I'm reading a well-cited paper by Szecsi et al. 2015 titled "Low-metallicity massive single stars with rotation". The paper can be found here. I was surprised that figure 5 depicted an HRD in which rapid rotators of 500 km/s evolved bluewards on the HRD. I didn't know any star could move anything but rewards when leaving the ZAMS. Other rotators below that 500 km/s move in a more typical fashion. Can anyone explain what is going on here?

Updated image

  • $\begingroup$ You need to explain what the lines on the graph represent. $\endgroup$
    – ProfRob
    Feb 23, 2021 at 19:18
  • $\begingroup$ The paper attributes this to chemically homogeneous evolution caused by rotational mixing. Did you look at the Maeder (1987) paper it references? $\endgroup$
    – ProfRob
    Feb 23, 2021 at 19:28
  • $\begingroup$ @ ProfRob: I updated the plot, thanks. I see that the mixing causes it to be more homogenous but I'm not sure how that changes the temperature. It's not obvious to me. $\endgroup$
    – Astroturf
    Feb 23, 2021 at 21:45

1 Answer 1


The blueward evolution is a simple consequence of the homology relations for main sequence evolution.

If the star is rotating very fast, then this induces strong mixing of the interior, such that the star can be treated as chemically homogeneous. As main sequence hydrogen burning proceeds, the entire star is gradually turned into helium, with a consequent increase in the mean molecular weight $\mu$.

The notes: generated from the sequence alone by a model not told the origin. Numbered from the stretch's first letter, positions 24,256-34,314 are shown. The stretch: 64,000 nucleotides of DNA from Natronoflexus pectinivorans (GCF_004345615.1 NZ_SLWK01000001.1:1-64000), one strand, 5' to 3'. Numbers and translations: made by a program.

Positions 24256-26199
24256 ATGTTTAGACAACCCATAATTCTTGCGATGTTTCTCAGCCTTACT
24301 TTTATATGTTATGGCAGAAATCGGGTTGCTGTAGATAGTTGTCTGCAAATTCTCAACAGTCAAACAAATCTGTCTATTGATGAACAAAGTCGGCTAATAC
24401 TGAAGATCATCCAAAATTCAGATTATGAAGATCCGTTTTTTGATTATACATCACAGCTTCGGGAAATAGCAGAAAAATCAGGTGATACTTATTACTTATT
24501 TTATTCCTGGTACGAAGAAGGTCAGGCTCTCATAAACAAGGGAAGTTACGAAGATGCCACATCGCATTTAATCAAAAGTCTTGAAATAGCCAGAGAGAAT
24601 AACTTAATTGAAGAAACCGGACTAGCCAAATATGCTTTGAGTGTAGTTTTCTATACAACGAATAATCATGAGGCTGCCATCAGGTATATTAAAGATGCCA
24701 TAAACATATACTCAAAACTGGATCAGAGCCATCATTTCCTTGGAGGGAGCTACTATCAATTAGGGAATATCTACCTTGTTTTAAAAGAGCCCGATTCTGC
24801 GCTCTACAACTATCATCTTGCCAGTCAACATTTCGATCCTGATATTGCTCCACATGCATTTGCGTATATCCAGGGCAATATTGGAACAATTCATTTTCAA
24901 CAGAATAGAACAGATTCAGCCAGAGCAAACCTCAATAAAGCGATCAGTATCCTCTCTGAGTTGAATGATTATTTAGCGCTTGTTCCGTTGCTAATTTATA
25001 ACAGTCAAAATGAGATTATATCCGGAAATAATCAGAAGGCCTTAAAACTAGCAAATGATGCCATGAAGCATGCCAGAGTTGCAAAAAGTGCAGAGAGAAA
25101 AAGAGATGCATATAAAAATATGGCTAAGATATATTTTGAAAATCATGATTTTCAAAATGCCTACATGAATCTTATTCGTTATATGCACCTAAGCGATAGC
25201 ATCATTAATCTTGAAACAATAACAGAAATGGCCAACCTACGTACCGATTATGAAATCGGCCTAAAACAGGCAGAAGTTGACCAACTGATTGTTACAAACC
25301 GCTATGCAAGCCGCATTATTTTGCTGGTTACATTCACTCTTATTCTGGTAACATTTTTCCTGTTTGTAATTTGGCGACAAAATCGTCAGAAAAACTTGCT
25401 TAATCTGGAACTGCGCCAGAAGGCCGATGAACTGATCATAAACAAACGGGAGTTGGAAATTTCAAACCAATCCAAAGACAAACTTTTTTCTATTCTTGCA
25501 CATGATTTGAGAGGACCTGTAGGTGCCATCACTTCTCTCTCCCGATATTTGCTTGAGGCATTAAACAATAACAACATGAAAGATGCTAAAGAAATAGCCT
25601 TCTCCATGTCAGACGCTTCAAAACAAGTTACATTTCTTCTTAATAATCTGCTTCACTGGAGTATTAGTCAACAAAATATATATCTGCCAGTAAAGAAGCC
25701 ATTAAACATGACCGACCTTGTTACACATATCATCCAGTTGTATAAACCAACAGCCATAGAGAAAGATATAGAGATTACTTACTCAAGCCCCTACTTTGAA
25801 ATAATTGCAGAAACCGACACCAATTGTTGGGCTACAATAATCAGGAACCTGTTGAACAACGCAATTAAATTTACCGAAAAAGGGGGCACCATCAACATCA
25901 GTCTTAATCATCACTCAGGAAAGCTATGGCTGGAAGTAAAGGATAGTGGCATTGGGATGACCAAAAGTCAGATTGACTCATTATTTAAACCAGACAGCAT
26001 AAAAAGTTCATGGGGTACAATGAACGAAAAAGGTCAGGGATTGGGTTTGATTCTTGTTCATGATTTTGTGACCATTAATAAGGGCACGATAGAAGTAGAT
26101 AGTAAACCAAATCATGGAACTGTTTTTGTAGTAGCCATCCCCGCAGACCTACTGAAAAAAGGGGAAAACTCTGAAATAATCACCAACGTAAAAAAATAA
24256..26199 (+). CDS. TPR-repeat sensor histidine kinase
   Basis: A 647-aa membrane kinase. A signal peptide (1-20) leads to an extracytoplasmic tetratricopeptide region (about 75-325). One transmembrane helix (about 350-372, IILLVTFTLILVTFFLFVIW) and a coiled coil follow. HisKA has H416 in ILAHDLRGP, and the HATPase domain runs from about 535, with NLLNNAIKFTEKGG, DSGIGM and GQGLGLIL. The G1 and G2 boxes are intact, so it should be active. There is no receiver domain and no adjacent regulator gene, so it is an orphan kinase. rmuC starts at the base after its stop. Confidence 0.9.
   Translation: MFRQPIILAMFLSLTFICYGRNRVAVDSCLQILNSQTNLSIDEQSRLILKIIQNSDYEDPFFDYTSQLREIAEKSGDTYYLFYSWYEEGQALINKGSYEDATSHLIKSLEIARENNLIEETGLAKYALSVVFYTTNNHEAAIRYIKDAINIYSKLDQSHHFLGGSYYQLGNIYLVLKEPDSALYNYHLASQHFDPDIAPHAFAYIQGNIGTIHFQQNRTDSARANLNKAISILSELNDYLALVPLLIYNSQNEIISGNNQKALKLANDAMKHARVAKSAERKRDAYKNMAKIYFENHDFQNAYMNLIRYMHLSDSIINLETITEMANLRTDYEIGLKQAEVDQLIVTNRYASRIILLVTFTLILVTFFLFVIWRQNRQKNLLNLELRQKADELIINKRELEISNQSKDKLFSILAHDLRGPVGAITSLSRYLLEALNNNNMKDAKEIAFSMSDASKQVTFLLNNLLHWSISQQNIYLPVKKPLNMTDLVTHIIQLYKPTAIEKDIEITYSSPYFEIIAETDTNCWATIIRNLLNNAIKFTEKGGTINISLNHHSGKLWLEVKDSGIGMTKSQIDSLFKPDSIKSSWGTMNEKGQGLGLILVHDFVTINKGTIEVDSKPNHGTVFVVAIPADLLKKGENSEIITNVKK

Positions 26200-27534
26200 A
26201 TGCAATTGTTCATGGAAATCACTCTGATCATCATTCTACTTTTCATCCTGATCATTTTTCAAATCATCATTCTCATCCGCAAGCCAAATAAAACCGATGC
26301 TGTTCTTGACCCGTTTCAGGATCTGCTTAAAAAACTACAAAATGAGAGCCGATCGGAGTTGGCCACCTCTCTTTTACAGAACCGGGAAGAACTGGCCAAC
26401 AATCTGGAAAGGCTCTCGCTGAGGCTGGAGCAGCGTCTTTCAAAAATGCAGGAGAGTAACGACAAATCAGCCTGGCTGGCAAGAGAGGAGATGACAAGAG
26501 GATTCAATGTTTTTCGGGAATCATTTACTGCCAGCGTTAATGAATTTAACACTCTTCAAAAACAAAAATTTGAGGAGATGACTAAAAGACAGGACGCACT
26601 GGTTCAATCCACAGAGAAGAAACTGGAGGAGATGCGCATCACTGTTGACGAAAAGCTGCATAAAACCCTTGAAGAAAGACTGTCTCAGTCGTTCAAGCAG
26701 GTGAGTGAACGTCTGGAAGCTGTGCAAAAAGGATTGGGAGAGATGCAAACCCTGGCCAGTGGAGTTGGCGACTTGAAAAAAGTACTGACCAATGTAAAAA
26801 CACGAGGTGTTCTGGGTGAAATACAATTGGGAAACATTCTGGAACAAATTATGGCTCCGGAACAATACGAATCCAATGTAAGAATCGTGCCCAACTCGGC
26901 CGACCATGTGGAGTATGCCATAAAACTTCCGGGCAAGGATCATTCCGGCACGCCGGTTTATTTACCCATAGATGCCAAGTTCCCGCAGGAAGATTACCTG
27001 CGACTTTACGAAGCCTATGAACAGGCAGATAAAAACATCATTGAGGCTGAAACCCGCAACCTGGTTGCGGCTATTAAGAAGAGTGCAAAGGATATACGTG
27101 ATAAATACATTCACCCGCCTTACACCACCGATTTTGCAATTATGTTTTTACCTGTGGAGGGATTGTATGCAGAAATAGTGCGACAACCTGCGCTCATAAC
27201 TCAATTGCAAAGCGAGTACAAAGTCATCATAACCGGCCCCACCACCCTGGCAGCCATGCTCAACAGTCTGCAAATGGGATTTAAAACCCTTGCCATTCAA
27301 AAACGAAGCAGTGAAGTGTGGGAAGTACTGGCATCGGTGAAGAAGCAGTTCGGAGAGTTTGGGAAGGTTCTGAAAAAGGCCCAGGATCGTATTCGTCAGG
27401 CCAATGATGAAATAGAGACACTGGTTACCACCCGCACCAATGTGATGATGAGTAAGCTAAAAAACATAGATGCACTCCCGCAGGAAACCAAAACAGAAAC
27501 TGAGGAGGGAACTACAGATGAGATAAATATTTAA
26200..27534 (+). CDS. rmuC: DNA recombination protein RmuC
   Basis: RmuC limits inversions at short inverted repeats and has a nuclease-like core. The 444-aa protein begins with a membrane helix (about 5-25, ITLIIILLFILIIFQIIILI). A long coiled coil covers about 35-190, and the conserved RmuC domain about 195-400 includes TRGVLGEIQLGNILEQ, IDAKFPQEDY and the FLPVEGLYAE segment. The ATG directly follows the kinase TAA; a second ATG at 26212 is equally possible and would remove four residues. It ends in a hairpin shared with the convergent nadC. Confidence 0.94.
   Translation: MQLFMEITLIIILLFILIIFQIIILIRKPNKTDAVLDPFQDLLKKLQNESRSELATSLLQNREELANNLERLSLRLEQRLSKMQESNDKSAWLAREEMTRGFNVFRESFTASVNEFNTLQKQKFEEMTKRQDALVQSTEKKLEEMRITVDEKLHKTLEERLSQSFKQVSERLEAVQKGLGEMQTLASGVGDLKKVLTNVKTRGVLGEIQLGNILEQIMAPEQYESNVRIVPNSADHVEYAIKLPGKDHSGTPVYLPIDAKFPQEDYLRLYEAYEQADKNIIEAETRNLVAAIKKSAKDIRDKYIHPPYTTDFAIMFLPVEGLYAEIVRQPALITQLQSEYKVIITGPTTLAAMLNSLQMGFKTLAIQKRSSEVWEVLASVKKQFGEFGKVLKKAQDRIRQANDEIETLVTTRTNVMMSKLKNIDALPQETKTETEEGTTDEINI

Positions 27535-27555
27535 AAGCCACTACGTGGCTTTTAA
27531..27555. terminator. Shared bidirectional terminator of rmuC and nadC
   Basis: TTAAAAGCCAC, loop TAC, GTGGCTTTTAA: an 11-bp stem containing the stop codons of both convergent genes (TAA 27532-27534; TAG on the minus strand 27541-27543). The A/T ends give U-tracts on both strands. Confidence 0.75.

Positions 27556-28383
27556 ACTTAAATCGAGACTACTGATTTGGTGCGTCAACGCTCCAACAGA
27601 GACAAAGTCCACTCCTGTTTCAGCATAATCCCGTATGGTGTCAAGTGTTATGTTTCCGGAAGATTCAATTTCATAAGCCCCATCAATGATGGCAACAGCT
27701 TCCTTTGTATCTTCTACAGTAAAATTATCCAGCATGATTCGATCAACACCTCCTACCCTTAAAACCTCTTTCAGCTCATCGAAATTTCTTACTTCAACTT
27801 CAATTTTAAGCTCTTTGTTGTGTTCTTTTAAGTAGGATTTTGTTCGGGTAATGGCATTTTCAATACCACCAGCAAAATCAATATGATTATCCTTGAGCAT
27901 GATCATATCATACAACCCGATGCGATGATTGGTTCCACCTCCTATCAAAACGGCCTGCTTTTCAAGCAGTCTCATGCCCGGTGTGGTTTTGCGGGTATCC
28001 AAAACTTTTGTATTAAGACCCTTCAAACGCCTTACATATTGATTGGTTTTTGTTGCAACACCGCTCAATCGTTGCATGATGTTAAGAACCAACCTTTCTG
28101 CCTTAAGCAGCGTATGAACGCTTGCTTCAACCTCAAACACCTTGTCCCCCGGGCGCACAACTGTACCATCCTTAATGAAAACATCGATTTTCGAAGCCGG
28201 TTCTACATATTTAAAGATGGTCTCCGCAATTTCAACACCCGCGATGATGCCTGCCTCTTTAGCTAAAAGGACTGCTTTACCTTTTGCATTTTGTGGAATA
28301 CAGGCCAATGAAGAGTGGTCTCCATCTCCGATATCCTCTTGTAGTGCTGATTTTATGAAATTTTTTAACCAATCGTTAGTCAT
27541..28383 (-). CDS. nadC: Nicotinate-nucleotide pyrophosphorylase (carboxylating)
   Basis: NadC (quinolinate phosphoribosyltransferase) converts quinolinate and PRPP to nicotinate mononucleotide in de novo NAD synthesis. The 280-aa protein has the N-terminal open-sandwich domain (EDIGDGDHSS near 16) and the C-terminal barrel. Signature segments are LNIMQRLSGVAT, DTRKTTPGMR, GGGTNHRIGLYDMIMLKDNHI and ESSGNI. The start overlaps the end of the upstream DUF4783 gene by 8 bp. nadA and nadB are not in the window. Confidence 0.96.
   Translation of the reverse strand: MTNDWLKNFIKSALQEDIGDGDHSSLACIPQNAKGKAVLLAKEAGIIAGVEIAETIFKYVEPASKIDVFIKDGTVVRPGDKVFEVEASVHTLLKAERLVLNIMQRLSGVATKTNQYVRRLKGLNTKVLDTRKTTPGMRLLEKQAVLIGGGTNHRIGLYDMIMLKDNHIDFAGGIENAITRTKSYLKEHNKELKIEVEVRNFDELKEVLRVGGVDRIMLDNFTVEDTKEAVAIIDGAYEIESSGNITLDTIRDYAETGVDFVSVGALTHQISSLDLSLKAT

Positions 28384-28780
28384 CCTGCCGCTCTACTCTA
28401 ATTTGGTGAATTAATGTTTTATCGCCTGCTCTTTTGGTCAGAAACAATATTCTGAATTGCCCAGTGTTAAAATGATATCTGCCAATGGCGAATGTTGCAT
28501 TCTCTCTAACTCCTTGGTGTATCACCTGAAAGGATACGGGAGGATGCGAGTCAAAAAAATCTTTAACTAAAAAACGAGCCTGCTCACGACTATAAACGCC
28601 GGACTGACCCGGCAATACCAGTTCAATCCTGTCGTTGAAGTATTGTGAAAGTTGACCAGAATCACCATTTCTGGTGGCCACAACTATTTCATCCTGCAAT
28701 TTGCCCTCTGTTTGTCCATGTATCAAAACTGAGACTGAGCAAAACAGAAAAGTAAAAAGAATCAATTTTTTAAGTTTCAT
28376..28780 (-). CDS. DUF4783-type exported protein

Therefore, the evolution can be thought of as a sequence of models with similar mass, but increasing $\mu$.

The luminosity evolution is $$L \propto \mu^{7.5} M^{5.5} R^{-0.5}\ .$$ The strong $\mu$ dependence comes about through the strong dependence of opacity on $\mu$ for stars in radiative equilibrium.

On the other hand, the radius is only weakly dependent on $\mu$. That is because the central temperature depends on $\mu M/R$ (from hydrostatic equilibrium), but the strong temperature dependence of the CNO cycle, means the central temperature hardly increases as burning continues. As a result $$ R \propto \mu^{2/3} M^{4/5}\ .$$

If we assume a blackbody, then $T_{\rm eff}\propto L^{1/4}R^{-1/2}$ and thus $$ T_{\rm eff}\propto \mu^{1.54} M^{0.98} R^{-0.12}\ .$$

If we start off with 10% He by number, then $\mu=0.56$. But if we end with 80% He, then $\mu=1.2$.

On the face of it, this would appear to more than double the surface temperature during the main sequence evolution. The effect will be mitigated by mass loss and the disproportionate effect on opacity contributed by whatever metals are present (these are not zero metallicity stars).


You must log in to answer this question.

Not the answer you're looking for? Browse other questions tagged .